More fun with Observer music critics

The Observer is trying to stir it up again, this time with a feature on the “50 albums that changed music.”

Fifty years old this month, the album chart has tracked the history of pop. But only a select few records have actually altered the course of music. To mark the anniversary, Kitty Empire pays tribute to a sublime art form, and our panel of critics argues for 50 albums that caused a revolution.

We can all find things to quibble about on the list and I can certainly think of things I’d fix on it (I mean, you’re all the way to 47 before you get to Nirvana?; this is just critics trying to show off and nothing more). But honestly, I was to #13 (Frank Sinatra’s Songs for Swingin’ Lovers) before they got their first “bitch, PLEASE” out of me. And as these lists go, that’s pretty damned good.

That said, let me offer some specific guidance for the critics who pulled this list together.

  • At 21, the Spice Girls did change things. For the worse. But the list doesn’t specify that the change has to be for the better.
  • 31 – Stone Roses. I guess. This is a band that was pretty overrated, but it nonetheless had a major influence. And that’s often the way of things. There are bands out there whose greatest legacy stems not from their own work as it does from the work of those they inspired. I’d put Velvet Underground in this category, in fact.
  • 41 – Chic. We shall not acknowledge that a thing called (d!$<%) existed. All critics who pander to it shall be smitten down.
  • 46 – Human League? I agree about the need for a technopop marker, but I’m not sure this is it. I might substitute Devo’s Freedom of Choice here, you know?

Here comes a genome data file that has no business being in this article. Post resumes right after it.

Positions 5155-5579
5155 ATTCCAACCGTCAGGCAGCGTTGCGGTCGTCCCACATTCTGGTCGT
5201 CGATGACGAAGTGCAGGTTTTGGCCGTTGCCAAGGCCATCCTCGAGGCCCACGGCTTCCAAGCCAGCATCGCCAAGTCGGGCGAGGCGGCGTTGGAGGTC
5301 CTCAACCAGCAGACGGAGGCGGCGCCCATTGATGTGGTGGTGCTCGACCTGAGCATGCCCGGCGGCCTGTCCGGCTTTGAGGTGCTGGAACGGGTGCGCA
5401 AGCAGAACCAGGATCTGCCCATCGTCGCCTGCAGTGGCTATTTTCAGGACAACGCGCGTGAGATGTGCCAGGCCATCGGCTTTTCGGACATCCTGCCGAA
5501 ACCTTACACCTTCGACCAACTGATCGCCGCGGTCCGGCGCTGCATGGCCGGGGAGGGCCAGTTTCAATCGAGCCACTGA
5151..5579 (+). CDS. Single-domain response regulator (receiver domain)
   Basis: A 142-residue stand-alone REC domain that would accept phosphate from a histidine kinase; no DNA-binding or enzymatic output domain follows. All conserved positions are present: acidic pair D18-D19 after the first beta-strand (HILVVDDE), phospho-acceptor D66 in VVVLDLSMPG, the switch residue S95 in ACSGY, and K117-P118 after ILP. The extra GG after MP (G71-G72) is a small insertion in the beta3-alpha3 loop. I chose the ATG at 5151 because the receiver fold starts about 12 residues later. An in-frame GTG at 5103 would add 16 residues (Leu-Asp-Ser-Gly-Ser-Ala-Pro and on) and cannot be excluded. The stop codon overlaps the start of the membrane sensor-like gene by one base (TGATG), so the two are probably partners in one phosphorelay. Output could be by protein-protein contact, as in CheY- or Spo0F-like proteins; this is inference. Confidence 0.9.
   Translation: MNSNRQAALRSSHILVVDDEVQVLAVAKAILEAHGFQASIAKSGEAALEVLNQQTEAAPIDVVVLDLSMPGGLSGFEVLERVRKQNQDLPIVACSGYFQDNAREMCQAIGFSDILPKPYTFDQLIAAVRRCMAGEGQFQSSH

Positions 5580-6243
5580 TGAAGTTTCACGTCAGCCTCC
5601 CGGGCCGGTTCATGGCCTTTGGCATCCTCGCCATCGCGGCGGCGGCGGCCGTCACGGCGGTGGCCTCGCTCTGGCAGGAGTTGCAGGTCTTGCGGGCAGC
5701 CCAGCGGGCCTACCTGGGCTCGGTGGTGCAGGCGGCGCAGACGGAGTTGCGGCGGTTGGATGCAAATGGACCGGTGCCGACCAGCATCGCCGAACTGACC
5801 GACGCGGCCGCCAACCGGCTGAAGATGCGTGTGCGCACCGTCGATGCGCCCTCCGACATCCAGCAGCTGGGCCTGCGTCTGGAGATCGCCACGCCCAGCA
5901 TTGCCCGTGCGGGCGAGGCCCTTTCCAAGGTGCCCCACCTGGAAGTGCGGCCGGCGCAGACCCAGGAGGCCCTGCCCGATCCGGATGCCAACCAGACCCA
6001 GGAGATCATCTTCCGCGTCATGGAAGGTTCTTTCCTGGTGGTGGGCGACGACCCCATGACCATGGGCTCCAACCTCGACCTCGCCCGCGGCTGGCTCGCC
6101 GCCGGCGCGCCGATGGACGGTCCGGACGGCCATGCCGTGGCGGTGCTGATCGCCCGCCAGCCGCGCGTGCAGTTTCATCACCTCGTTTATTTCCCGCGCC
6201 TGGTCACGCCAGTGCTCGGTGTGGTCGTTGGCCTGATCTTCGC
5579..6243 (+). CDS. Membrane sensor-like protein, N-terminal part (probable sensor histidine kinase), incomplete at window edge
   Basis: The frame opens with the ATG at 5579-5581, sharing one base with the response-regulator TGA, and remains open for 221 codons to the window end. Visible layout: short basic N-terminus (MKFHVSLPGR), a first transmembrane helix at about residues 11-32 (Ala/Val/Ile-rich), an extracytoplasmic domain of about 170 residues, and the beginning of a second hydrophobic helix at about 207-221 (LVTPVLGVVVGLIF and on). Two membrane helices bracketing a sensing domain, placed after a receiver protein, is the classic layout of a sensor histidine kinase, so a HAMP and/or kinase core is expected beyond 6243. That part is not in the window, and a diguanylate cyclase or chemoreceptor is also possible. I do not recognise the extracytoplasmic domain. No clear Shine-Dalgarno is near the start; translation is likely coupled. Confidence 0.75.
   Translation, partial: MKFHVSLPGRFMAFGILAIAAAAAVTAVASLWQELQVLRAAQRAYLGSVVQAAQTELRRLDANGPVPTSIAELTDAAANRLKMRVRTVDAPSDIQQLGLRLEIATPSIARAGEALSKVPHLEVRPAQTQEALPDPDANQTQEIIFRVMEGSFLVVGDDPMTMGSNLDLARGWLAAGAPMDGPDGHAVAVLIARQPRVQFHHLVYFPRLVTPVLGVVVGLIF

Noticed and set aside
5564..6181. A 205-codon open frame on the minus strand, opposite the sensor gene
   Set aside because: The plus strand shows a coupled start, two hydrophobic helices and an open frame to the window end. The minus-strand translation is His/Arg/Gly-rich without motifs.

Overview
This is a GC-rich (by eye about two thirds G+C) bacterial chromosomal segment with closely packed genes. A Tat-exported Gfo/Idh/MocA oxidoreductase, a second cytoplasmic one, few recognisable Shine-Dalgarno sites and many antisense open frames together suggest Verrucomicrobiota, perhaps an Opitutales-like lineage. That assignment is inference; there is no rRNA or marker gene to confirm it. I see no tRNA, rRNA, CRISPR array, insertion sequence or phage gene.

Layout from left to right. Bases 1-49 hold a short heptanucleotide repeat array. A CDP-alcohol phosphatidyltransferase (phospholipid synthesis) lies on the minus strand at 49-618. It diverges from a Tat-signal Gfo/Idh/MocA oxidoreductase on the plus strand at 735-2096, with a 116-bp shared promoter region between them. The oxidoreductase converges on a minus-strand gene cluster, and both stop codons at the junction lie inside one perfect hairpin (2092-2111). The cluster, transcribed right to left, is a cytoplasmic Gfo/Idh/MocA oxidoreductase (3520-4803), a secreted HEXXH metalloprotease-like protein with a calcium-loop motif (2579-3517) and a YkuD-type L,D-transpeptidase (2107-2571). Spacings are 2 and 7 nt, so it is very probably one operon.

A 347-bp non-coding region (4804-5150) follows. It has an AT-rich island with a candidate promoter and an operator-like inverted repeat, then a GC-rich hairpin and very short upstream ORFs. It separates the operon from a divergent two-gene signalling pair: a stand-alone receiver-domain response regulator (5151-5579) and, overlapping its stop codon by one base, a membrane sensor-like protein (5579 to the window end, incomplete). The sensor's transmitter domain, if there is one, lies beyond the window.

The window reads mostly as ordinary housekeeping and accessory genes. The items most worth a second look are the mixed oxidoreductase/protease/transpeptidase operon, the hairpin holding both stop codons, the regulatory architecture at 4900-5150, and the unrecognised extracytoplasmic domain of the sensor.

Some painful omissions:

  • REM – Chronic Town or Murmur, depending on your criteria. Seriously, this is the moment where alternative really caught traction, and ignoring it is purest silliness.
  • U2 – Uh, War? Hellloooo? Anybody home?
  • Police, Elvis, or Graham Parker – if you’re not noting the incept of New Wave, which gave us three or four years of the most compelling music of our generation, you’re just not trying and you should go sit down and be quiet. And if you think New Wave was watered down Punk (and that the Ramones entry therefore covers this) you need to do a bit of homework while you’re sitting quietly.

:xpost:

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One comment

  1. “Chronic Town” fired a shot but “Murmur” was the cannonball which had a huge impact on college radio at the time it was released. Not only did it serve notice that what was going on in Athens to the national media and MTV, it also influenced millions of kids to buy a Rickenbacker, the Paisley-Pop undergound in LA and also left its mark on Power Pop artists like The Smithereens and Marshall Crenshaw working with Don Dixon.
    U2 is one of those bands that made so many great albums (until Rattle & Hum) that I bet there were competing votes for War, Joshua Tree and maybe October that wound up cancelling each other out.
    Instead of the Stone Roses first album, I would have had the La’s only album which has held up better over time.

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